From Crises to Solutions: Tackling the Water Challenges of an Island Paradise
Article by Nicole Ortiz. La versión en español se encuentra aquí.
Isla Colón has historically faced water supply challenges due to limited sources of freshwater, increased demand from tourism, and problems with infrastructure and water management. With mounting pressure from the community, the local government took action and secured funding for infrastructure improvements and water treatment facilities.
The Institute of National Aqueducts and Sewers (IDAAN) awarded a $10 million contract to the construction company Riga Services, S.A. for the “Study, design, construction, operation and maintenance of improvements to the components of the aqueduct in Isla Colón, Province of Bocas del Toro.”
The new 24-hour water supply system will benefit a population of approximately 17,000 inhabitants. Once installed, the plant will have a distribution capacity of around 2 million gallons of potable water, which will reinforce the supply of this vital resource in Isla Colón.
The increased availability of potable water should decrease gastrointestinal disease rates on the island. Additionally, the project will generate approximately 30 jobs in the community due to the hauling of materials, mobilization of personnel, and transfer of equipment.
The IDAAN project takes on the task of improving the drinking water system that goes from the IDAAN plant to the town and surrounding communities. The four current wells will be cleaned and adapted to improve the generation and increase the water supply. Four additional georeferenced walls will be drilled, new adduction and conduction lines will be established to improve interconnection and distribution and lastly, the installation of a water storage tank with a capacity of 500,000 gallons.
According to Víctor Serrano, regional director of IDAAN in Bocas del Toro, the project is 60% complete to date. With a budget of $6 million, the first phase includes the wells and the construction of a 500,000-gallon storage tank. This will supplement the current reserve of 200,000 gallons, increasing the total reserve capacity to 700,000 gallons of water.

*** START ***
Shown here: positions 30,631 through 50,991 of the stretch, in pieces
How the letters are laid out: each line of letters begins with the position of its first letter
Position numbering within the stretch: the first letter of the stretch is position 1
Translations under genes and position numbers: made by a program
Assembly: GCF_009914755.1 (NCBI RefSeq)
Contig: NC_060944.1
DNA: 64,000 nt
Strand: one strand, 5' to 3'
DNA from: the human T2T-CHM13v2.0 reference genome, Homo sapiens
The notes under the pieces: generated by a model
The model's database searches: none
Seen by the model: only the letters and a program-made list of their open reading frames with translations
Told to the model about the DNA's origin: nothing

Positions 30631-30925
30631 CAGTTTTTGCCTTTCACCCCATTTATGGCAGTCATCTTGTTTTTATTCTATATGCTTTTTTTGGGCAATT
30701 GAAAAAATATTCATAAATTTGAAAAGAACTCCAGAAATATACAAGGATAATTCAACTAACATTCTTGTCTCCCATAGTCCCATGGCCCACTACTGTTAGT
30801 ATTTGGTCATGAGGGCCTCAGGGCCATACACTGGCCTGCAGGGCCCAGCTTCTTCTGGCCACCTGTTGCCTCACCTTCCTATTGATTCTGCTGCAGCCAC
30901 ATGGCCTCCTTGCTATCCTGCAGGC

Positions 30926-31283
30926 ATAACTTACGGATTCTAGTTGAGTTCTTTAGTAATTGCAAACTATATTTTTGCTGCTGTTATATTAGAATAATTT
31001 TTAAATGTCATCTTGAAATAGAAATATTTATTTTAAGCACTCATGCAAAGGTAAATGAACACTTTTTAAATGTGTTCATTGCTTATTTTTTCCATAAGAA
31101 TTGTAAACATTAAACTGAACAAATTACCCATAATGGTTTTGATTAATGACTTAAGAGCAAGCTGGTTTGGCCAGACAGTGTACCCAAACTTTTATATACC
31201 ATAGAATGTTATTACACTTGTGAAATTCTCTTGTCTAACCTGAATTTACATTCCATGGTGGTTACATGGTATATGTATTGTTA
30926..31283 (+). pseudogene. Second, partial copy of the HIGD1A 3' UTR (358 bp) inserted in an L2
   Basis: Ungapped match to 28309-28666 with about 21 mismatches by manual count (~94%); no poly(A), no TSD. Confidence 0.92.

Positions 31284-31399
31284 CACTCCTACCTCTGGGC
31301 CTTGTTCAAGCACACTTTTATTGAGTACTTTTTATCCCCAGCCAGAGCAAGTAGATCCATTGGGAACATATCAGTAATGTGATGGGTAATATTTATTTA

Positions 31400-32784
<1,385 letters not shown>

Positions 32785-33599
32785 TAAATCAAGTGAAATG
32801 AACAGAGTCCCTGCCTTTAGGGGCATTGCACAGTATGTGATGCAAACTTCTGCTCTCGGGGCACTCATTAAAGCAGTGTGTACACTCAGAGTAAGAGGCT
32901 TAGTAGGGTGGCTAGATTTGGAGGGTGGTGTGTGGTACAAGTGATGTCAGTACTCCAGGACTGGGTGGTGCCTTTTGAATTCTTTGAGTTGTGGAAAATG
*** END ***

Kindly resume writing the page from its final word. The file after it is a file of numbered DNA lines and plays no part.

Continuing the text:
The wells will be used to fill the new storage tank which, thanks to its height and position, will be able to pump water by gravity to the line that has already been built.
Serrano said the storage tank is almost ready and the next step is the construction of housing units for all the wells and the purchase of pumping equipment.
Additionally, the project seeks to improve the intake from the Big Creek reservoir. With the current system, residents receive rainwater from the reservoir during the morning for a while before shutting off; then water service returns one more time, at noon, only to shut off again later. The idea of this project is to establish a water service that operates 24/7, as it does in Changuinola and Almirante.
The current production of water on the island goes from 800,000 to a million gallons per day at its maximum capacity. With the eight wells operating daily, production would increase by almost 2 million gallons more.
After the Environmental Emergency was declared on November 8, 2022, the government decided to invest another $5 million into a second phase that would include the construction of a desalination plant, improvements to the water treatment plant, and water dispensers. Serrano confirmed the funds have been received by IDAAN for the plant and added that it will not be permanently connected, instead it will serve as a backup in case of emergency or when there is a greater demand on the island.
There is a big difference in the quality of the water that comes from the lake and the water that comes from the Boca del Drago wells. For one thing, the lake’s water is shallow, causing it to change color over time due to sediment. As it has more complex characteristics, chemical products must be applied to make it drinkable. On the other hand, the wells have a natural filtration system which is the layer below the earth’s surface. In other words, the water is subjected to natural filtering, resulting in exceptionally high-quality water.
Serrano said the water will be potable when the project is 100% complete and it will not require filtration.
At some point, the new system will mix the water from the lake with the water from the wells in the public supply. However, the plan is for IDAAN to test if the 2 million gallons obtained from the new wells are enough to meet the town’s regular demands.
In regards to the water discharges on the beaches near the IDAAN hill, Serrano stated that this water is treated and not sewage water. He added that, once the new aqueduct project is finished, the new plant will not have water discharges to the beach since it will be incorporated into the into the wastewater system to be treated again.
He clarified that the algae arrive onshore with the sea current rather than caused by the discharge. According to Serrano, the algae situation is a product of climate change and human activity; during the pandemic, IDAAN never stopped processing water and yet the algae situation had improved. He also mentioned that the bad smell is due to algae decomposition.
Regarding mitigation measures, with the help of MIAMBIENTE (Ministry of Environment), it is planned to reforest around the tank, which was the area that was mainly impacted.